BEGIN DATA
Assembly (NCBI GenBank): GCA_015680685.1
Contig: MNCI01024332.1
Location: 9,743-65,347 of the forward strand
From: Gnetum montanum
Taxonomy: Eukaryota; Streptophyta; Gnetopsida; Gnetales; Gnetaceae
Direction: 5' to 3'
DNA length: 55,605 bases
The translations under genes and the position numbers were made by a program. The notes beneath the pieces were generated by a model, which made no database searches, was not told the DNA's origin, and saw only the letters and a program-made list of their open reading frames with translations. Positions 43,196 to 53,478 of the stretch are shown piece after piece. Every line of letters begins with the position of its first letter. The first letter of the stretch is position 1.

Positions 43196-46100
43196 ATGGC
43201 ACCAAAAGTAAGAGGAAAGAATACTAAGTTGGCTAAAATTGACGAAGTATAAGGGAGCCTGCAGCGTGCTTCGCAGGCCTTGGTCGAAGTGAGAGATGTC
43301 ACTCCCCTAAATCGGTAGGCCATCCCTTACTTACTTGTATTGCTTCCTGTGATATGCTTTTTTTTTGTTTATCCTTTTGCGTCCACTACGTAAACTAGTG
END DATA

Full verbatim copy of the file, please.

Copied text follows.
Assembly (NCBI GenBank): GCA_015680685.1
Contig: MNCI01024332.1
Location: 9,743-65,347 of the forward strand
From: Gnetum montanum
Taxonomy: Eukaryota; Streptophyta; Gnetopsida; Gnetales; Gnetaceae
Direction: 5' to 3'
DNA length: 55,605 bases
The translations under genes and the position numbers were made by a program. The notes beneath the pieces were generated by a model, which made no database searches, was not told the DNA's origin, and saw only the letters and a program-made list of their open reading frames with translations. Positions 43,196 to 53,478 of the stretch are shown piece after piece. Every line of letters begins with the position of its first letter. The first letter of the stretch is position 1.

Positions 43196-46100
43196 ATGGC
43201 ACCAAAAGTAAGAGGAAAGAATACTAAGTTGGCTAAAATTGACGAAGTATAAGGGAGCCTGCAGCGTGCTTCGCAGGCCTTGGTCGAAGTGAGAGATGTC
43301 ACTCCCCTAAATCGGTAGGCCATCCCTTACTTACTTGTATTGCTTCCTGTGATATGCTTTTTTTTTGTTTATCCTTTTGCGTCCACTACGTAAACTAGTG